8. Not planning to stay for 5 years – If there is a good chance you will need to move in under five years, buying might not be the right option for you at this time.  You will incur a lot of fees when selling your house, and unless you bought it way under-value, you will likely lose quite a bit of money selling it within a few years of purchase.

9. Skipping the important inspections – Always get an inspection done on a home before you buy it.  An inspector can help identify problems with the house that are not quickly visible to the untrained eye.  Since a house is a large purchase, don’t skimp out on other inspections either such as a termite inspection or a pool inspection.

10. Buying based on your old market-area prices, not the new market-area prices– House prices vary wildly – from state to state, city to city, and even neighborhood to neighborhood.  If you are moving to a new area, spend some time researching house prices in the new area first.  You want to be sure your expectations are in line with what houses in your new area will cost.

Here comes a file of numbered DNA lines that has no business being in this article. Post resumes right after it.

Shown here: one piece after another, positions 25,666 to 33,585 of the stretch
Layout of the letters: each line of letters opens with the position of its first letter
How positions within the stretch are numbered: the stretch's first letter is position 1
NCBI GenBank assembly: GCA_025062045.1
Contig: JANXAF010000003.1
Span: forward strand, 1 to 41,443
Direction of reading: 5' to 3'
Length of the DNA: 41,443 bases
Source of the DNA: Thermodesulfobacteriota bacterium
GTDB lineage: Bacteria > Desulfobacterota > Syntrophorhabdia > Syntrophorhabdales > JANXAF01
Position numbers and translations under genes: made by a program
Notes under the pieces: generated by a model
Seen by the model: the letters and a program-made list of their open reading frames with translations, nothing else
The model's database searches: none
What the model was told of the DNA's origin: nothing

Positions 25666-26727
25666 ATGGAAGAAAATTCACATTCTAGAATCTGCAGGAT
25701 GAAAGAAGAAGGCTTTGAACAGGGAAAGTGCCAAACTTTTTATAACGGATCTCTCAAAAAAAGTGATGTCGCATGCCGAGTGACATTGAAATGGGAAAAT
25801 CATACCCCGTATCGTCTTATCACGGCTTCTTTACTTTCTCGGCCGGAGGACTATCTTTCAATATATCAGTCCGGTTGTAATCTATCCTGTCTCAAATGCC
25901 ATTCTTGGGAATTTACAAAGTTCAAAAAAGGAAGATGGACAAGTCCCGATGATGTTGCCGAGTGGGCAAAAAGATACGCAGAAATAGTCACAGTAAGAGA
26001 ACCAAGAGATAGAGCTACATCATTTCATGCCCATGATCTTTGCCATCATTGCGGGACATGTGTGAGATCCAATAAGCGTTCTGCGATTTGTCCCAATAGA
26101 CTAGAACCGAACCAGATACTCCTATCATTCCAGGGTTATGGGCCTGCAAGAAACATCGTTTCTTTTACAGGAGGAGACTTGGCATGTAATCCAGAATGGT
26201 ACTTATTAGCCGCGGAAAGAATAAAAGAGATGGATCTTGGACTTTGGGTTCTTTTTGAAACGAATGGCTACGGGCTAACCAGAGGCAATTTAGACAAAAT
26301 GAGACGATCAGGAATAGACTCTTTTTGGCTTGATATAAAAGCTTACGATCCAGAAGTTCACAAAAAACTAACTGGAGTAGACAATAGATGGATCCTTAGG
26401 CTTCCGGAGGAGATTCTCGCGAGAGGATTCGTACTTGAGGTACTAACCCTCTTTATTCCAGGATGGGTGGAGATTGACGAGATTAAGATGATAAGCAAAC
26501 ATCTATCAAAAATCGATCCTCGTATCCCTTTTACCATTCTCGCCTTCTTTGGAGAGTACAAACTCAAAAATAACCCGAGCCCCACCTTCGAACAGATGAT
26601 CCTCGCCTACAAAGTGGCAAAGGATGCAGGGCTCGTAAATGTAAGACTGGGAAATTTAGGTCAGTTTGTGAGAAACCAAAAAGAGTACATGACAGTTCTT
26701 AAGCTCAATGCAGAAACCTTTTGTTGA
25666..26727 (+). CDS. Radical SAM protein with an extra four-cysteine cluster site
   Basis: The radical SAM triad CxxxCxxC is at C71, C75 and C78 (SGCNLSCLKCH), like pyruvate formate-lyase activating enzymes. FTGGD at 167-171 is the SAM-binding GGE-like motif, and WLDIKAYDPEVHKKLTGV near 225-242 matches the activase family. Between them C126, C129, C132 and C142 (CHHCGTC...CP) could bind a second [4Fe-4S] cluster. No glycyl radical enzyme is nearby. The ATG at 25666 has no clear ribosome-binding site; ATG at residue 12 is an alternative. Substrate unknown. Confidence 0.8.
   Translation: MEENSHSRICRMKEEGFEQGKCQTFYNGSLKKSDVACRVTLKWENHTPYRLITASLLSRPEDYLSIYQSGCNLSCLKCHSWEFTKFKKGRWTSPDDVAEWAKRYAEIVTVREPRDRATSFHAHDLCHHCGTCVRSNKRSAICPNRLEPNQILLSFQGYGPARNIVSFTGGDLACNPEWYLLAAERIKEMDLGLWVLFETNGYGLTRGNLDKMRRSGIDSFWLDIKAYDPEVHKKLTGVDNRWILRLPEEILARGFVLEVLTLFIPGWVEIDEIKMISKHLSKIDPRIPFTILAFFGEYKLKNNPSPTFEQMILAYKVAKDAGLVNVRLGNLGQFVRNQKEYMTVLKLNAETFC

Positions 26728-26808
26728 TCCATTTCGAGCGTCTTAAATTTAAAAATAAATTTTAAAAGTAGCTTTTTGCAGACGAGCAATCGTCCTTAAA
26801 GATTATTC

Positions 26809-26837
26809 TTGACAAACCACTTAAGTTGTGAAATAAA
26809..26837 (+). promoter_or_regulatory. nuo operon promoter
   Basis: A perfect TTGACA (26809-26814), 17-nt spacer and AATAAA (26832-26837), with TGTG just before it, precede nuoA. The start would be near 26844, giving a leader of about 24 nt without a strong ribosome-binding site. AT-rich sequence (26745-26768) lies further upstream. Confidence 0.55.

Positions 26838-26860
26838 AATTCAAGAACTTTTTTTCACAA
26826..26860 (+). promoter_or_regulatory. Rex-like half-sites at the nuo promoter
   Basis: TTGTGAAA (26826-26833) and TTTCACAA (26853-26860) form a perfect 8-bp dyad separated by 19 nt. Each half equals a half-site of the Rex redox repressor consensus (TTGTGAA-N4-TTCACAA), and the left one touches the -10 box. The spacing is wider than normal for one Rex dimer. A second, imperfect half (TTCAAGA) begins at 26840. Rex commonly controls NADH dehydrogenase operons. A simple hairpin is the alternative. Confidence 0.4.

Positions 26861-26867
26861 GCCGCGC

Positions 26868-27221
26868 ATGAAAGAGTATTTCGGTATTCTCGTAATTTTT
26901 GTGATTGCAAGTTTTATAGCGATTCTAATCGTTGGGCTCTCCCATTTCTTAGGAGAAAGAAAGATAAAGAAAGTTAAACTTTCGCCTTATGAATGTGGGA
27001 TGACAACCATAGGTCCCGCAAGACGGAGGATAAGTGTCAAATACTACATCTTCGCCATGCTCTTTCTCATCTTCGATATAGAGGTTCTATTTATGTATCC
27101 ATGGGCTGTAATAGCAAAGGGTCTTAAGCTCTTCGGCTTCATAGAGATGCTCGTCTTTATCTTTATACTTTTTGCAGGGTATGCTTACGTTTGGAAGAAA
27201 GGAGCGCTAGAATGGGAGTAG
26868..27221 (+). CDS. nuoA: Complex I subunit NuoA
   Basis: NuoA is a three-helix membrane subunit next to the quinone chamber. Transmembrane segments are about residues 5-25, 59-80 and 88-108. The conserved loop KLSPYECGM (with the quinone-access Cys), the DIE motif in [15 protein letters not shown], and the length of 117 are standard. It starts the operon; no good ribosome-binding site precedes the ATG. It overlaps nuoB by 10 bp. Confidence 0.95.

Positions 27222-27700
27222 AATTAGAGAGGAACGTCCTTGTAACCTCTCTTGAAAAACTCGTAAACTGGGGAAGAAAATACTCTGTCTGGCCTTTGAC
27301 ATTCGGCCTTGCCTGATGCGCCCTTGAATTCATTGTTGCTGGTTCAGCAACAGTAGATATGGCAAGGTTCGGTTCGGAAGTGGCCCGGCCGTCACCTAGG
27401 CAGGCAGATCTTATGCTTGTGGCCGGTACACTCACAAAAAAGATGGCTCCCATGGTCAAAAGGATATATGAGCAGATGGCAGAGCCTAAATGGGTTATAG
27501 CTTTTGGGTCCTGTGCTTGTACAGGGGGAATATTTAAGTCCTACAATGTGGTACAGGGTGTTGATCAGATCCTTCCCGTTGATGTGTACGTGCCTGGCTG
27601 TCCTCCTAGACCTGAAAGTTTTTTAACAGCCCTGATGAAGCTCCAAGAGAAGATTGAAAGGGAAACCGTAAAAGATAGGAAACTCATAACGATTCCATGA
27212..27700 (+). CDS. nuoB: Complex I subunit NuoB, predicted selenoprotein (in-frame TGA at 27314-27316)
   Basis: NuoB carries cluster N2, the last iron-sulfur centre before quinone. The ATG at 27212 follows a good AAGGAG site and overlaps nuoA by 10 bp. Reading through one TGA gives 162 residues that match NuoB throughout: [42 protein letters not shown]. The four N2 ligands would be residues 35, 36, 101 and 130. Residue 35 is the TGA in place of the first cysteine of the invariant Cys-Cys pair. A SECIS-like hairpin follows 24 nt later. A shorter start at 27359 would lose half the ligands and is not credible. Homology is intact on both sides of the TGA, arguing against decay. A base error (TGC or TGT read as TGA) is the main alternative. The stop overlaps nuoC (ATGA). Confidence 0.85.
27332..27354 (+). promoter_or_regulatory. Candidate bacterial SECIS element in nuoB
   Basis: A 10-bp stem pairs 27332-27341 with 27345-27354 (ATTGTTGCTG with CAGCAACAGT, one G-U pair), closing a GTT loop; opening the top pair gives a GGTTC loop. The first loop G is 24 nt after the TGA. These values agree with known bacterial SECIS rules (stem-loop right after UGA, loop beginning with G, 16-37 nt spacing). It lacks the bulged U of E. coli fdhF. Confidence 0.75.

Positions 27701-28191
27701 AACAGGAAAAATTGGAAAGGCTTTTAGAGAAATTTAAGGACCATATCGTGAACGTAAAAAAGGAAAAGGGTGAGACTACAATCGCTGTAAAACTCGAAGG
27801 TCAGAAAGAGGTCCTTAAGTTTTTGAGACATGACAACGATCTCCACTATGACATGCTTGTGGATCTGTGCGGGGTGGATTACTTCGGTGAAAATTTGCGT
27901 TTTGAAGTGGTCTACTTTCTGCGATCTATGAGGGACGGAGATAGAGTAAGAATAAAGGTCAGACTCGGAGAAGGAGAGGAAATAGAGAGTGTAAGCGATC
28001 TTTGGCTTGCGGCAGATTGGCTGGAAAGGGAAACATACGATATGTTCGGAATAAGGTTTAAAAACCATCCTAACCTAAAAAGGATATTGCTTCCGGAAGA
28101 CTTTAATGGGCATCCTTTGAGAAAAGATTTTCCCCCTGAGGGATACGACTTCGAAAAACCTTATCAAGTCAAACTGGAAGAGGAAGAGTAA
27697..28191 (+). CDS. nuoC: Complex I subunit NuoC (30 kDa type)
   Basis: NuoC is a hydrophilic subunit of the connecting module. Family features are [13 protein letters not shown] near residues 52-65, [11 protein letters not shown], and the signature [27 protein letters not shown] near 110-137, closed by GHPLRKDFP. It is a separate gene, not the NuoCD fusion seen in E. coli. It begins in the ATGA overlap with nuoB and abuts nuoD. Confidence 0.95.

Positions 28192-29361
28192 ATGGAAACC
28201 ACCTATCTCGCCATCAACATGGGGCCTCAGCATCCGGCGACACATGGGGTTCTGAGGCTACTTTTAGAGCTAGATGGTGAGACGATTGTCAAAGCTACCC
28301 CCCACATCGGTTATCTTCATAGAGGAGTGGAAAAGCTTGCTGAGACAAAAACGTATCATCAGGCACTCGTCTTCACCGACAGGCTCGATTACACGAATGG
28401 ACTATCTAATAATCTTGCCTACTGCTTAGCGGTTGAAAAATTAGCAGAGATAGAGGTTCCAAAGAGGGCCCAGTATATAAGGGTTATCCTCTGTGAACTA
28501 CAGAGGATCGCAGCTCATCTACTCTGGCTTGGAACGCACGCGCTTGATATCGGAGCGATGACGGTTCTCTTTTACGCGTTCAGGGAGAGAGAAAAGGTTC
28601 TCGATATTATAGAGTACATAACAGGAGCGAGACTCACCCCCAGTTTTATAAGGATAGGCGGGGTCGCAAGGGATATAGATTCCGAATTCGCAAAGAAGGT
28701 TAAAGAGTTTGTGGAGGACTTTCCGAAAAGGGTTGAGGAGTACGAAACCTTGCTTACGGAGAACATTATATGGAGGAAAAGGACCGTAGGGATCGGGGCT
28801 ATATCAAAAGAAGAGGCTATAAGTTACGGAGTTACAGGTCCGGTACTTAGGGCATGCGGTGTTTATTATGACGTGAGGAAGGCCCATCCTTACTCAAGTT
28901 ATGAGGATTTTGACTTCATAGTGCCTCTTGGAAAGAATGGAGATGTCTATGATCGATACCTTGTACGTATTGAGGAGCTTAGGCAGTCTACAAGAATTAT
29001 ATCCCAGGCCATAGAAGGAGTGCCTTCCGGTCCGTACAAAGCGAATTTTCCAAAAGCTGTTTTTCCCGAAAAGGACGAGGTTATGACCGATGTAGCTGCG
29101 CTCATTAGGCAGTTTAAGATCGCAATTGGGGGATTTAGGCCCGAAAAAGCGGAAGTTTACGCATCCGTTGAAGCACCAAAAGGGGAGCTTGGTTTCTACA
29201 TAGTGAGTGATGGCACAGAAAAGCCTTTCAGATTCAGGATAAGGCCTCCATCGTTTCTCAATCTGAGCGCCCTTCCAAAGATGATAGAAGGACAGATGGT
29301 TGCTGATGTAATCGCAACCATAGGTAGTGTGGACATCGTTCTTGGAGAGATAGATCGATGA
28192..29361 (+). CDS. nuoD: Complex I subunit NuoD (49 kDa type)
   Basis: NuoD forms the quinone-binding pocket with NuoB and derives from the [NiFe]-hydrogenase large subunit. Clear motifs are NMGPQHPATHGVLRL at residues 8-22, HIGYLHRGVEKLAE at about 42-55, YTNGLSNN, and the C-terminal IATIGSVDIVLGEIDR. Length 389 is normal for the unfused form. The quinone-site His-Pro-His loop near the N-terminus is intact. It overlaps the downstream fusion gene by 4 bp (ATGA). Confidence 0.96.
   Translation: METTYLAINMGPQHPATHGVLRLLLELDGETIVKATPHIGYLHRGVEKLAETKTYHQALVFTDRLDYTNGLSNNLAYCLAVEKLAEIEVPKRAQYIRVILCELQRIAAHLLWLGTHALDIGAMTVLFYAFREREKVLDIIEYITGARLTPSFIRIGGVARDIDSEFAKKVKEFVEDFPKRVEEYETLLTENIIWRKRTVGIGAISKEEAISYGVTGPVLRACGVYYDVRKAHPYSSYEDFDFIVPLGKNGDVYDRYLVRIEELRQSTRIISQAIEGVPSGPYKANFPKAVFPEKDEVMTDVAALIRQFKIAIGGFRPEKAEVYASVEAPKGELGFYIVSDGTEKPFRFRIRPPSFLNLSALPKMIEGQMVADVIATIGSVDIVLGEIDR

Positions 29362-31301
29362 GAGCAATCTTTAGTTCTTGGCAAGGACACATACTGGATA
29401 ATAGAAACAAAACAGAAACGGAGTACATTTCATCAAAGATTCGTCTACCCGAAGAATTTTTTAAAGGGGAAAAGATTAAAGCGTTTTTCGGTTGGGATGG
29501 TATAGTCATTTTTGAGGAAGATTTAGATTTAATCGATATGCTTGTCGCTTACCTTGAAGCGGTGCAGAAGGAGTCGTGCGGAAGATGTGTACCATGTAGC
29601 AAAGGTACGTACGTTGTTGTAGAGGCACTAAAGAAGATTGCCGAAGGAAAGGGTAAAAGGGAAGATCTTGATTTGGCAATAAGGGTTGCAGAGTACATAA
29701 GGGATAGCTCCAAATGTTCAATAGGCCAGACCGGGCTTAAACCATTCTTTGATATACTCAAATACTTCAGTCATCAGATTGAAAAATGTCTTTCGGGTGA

Favorite Way Rent Has Been Paid – Fun Friday Stories

Today’s Fun Friday Story is about my favorite way rent has been paid.  Ten dollar bills

I had a tenant that had gotten behind on rent payments.  I had already given notice to vacate and filed for eviction.  By the time the court date was due, the tenant was behind several months of rent.  At the 11th hour though, they came through and managed to come up with all the back rent that was due, including late fees.  This was a relatively large amount.

The tenant asked if they could pay in cash, which I said was of course fine.  We made arrangements to meet in person so that I could be sure to get it (never trust the mail with cash).  We met up in the local mall parking lot.  When the tenant came out to meet me, they were looking around the area nervously.  They then said that they had a big stack of cash and hoped it was ok.  Cash is cash, so I said it was fine.  The tenant then brought out a huge bag filled with the thousands of dollars of rent owed – all in 10 dollar bills.

The tenant apologized and said that was all the bank had available.  The stack of money was huge.   The tenant was understandably nervous because if any shady person saw us with that money we would immediately be a target for robbery.  They handed the money off to me underhand style.  It felt like I was conducting some illegal deal in a parking lot.  It was actually hilarious.  Even though it was all tens, it was fun to have a stack of money that big in my possession for a while.  It is of course not the recommended way to pay rent, but was kind of awesome.